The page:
The SCOTUS Tipping Point: High Stakes at the High Court

In this contentious campaign season, there appears to be only one thing about which the two major candidates for president, Hillary Clinton and Donald Trump, can agree: the importance of the Supreme Court. Both have repeatedly raised the issue in their respective campaigns, and both have said the issue should be a high priority for voters and for the next president.

In this respect, Clinton and Trump are right. The Supreme Court is at a tipping point, with the next president likely to fill several seats on the Supreme Court. The current vacancy due to the passing of Justice Antonin Scalia and the continued obstruction of Chief Judge Merrick Garland, whom the president nominated for the vacancy back in March, is just the beginning. The Court is also aging; during the next administration, three of the eight current justices will be in their 80s, making it likely that one or more of them will retire.

This is a rare moment. No president has filled four Supreme Court seats in a first term since Richard Nixon after his election in 1968. Through appointments made over the course of just three years, Nixon left a legacy that extended decades beyond his term in office. Remember, a president serves four years; Supreme Court justices can serve four decades.

So it’s clear that the Court is at stake this election season, but why does it matter? How will the next round of Supreme Court appointees shape American life over the next several decades?

The answer is that there is virtually no part of your life that will go unaffected. To highlight just a few questions of immense national importance, the next justices of the Supreme Court could decide:

· Whether all Americans will have an equal right to participate in democracy and cast a vote, or whether our political process will be controlled by big-money interests while communities of color are denied access to the polls.

· Whether we can respond to escalating gun violence with common-sense reforms like background checks and waiting periods, or whether we must permit unfettered access to guns, no matter how many lives are lost.

· Whether we have safe water to drink and clean air to breathe, or whether big business will be allowed to degrade our environment and endanger public health for the sake of profits.

· Whether Americans have access to affordable healthcare, including access to contraception and abortion.

· Whether working people will have a voice on the job so they can negotiate for better wages and working conditions, or will have to go it alone against their employers.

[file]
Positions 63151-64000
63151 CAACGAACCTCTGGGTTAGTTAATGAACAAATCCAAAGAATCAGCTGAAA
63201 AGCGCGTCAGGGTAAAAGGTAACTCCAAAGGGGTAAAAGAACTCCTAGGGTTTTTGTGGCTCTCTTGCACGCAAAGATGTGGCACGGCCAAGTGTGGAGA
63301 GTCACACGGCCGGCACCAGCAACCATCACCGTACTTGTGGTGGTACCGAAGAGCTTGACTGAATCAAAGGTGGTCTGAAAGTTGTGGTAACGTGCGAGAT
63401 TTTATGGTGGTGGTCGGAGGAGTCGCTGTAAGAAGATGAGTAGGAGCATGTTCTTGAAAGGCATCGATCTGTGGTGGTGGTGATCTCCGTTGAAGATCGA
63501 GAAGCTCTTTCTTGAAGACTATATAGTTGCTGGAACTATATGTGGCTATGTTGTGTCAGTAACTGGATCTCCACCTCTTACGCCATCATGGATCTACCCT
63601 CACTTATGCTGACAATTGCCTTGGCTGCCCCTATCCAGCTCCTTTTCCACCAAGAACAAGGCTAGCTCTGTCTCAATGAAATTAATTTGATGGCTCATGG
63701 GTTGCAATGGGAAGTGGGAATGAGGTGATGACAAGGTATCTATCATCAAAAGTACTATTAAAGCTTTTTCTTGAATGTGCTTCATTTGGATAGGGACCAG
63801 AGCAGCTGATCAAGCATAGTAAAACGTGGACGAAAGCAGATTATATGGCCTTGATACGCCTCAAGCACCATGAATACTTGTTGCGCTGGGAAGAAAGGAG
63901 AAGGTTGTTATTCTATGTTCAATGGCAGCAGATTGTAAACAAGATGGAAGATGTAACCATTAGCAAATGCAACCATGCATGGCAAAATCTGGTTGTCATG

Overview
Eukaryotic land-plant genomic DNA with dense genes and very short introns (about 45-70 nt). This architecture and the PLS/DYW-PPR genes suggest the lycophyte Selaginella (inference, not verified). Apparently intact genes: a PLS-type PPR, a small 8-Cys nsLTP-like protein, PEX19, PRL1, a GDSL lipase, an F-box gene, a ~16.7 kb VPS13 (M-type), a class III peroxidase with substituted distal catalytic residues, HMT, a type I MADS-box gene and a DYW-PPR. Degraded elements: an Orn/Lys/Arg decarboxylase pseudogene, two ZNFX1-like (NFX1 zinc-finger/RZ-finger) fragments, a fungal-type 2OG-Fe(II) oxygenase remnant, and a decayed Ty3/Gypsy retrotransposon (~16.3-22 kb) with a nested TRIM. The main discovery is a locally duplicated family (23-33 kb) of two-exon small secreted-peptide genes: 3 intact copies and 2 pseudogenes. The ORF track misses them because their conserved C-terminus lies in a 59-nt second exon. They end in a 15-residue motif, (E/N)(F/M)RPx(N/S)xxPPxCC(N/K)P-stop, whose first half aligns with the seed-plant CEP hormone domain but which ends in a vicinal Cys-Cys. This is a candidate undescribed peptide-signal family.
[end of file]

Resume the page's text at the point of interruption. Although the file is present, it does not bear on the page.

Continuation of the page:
If that doesn’t convince you why it’s important to select the right Supreme Court justices, consider the various — and conflicting — ways the Court has decided questions of profound importance over our history.

The Supreme Court gave us Brown v. Board of Education, which struck down school segregation and promised a future of inclusion. It gave us Gideon v. Wainwright, which provides the accused with an attorney when they are unable to afford one. It gave us Obergefell v. Hodges, which guaranteed the right to marry to all people regardless of sexual orientation.

But in Shelby County v. Holder, the Supreme Court also struck down a key provision of the Voting Rights Act that for decades protected voting rights for historically disenfranchised communities. The Court gave us Korematsu v. United States, which upheld the government’s internment of tens of thousands of innocent Japanese Americans during World War II. And it gave us Bush v. Gore, which effectively negated votes when it stopped the recount in the narrowly-decided 2000 presidential election.

In Stenberg v. Carhart, decided in 2000, the Supreme Court struck down a ban on the use of so-called “partial birth” abortion as violating a woman’s constitutional right to access an abortion. But seven years later, after Justice Alito replaced Justice O’Connor, the Supreme Court upheld a ban on “partial birth” abortion in Gonzales v. Carhart.

The Supreme Court gave us all of these decisions — all that changed was the justices on the bench, and the presidents who appointed them.

It matters who serves on the Supreme Court, and this year, in a rare moment when the enormous stakes are remarkably clear, we all get a say in who our future justices should be.

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